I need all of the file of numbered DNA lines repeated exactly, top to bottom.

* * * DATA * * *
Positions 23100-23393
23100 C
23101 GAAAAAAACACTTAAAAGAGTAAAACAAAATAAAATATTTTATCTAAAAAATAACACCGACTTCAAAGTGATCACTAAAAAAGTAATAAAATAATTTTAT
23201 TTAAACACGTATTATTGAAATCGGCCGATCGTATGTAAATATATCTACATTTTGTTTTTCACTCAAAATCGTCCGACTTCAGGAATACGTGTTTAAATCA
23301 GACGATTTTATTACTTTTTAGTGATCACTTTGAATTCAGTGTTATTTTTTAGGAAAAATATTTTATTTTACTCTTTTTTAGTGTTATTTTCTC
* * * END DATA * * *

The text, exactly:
Positions 23100-23393
23100 C
23101 GAAAAAAACACTTAAAAGAGTAAAACAAAATAAAATATTTTATCTAAAAAATAACACCGACTTCAAAGTGATCACTAAAAAAGTAATAAAATAATTTTAT
23201 TTAAACACGTATTATTGAAATCGGCCGATCGTATGTAAATATATCTACATTTTGTTTTTCACTCAAAATCGTCCGACTTCAGGAATACGTGTTTAAATCA
23301 GACGATTTTATTACTTTTTAGTGATCACTTTGAATTCAGTGTTATTTTTTAGGAAAAATATTTTATTTTACTCTTTTTTAGTGTTATTTTCTC